The country’s auctioneers representative group, IPAV, has called for a €10,000 deposit subsidy scheme to help first-time buyers get on the property ladder.
The once-off incentive would make homes more affordable for those looking to buy their first property, the organisation said.
IPAV is in favour of watering down the Central Bank’s mortgage lending rules which it has claimed are locking prospective homeowners out of the housing market.
“The recent decline in the housing market needs to be arrested and reversed,” said IPAV CEO Pat Davitt at the launch of the organisation’s pre-budget submission.
“In the seven months to the end of July 2016, there was a drop of 9.76% in sales, down to 24,509 from 26,904 in the same period in 2015, according to the Residential Property Price Register.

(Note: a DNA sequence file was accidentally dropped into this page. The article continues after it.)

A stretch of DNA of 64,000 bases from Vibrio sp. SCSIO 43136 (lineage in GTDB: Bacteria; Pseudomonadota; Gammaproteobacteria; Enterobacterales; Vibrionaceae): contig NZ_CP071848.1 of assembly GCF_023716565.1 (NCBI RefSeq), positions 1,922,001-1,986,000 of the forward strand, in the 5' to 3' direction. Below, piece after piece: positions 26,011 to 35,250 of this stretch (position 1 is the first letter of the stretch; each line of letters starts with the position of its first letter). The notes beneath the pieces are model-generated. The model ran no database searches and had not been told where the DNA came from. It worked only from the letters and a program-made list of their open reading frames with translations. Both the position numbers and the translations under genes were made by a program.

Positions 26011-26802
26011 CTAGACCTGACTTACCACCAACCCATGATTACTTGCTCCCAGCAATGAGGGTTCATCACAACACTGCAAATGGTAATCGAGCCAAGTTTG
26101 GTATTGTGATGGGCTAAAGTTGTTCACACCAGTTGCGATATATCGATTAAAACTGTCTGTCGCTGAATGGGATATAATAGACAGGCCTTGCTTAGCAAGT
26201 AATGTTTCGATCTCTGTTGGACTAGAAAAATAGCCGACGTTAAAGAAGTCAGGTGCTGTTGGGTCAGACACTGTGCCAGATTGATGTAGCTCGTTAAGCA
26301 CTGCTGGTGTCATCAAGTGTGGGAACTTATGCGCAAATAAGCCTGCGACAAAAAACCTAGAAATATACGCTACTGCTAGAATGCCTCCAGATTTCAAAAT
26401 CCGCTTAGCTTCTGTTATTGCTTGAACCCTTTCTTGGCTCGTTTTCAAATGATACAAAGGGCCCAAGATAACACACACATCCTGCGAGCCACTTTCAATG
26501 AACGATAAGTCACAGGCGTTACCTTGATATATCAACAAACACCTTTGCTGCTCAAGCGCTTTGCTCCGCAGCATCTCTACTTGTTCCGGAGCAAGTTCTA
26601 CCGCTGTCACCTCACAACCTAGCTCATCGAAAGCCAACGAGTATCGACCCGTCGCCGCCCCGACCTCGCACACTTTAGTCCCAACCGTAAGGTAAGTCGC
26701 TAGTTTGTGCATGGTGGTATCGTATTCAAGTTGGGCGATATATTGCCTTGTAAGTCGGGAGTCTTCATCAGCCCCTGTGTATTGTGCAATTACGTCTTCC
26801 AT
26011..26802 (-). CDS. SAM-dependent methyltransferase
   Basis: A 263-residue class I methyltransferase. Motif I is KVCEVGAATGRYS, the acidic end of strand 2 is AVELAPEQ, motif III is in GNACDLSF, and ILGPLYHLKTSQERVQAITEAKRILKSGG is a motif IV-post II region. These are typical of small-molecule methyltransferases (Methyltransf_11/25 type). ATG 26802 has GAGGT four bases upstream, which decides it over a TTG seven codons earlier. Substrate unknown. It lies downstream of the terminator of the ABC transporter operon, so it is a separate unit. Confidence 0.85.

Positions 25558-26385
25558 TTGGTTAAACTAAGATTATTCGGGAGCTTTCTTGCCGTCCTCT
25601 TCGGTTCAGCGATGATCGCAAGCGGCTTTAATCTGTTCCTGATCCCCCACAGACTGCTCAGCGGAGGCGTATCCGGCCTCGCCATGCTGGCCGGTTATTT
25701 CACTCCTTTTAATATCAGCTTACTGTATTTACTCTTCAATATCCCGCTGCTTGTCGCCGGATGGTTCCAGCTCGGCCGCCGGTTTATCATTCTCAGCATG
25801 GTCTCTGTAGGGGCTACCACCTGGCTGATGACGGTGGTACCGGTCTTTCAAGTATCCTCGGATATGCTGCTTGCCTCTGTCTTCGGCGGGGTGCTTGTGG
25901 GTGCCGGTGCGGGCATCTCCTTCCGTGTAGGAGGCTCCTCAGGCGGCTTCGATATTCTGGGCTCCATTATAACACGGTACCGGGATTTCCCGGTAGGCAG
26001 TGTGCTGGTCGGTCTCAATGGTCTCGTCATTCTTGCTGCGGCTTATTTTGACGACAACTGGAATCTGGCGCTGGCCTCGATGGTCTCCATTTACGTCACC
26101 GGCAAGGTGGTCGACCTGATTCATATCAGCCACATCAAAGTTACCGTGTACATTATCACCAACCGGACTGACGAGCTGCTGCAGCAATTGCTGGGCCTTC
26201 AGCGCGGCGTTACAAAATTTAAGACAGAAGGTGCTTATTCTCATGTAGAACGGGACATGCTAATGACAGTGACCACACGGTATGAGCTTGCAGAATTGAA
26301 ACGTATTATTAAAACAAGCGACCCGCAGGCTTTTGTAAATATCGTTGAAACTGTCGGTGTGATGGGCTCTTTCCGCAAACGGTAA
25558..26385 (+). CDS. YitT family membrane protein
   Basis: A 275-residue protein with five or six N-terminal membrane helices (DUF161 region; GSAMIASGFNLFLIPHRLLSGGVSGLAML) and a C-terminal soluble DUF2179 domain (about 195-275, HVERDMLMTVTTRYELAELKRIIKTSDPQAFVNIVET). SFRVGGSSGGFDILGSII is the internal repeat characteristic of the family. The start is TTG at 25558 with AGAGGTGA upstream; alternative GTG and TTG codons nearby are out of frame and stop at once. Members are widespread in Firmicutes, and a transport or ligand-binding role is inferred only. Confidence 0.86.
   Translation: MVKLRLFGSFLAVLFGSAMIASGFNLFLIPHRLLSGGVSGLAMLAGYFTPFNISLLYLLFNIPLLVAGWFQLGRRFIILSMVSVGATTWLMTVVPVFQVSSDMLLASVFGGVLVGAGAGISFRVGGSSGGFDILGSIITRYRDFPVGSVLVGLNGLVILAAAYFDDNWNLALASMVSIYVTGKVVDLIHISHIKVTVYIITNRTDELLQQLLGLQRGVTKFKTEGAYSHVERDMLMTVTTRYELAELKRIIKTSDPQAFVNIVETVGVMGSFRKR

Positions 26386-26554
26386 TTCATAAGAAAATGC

“Dublin sales were down a massive 14.75% in the same period.”
The deposit subsidy would be paid on a one-off basis and would be repaid to the State if the property was resold within five years.
The result would be to reduce the sum required for a deposit on a €220,000 house from €22,000 to €12,000.
The scheme is similar to that flagged by Housing Minister Simon Coveney, who plans to give first-time buyers up to €10,000 in a tax rebate in next month’s budget.
The scheme has been criticised by property experts who fear it could re-inflate a property bubble, however.
The European Commission also advised against the plan, labelling it “costly and counterproductive”.
“Demand-side measures could contribute to further upward pressure on prices,” the commission added.
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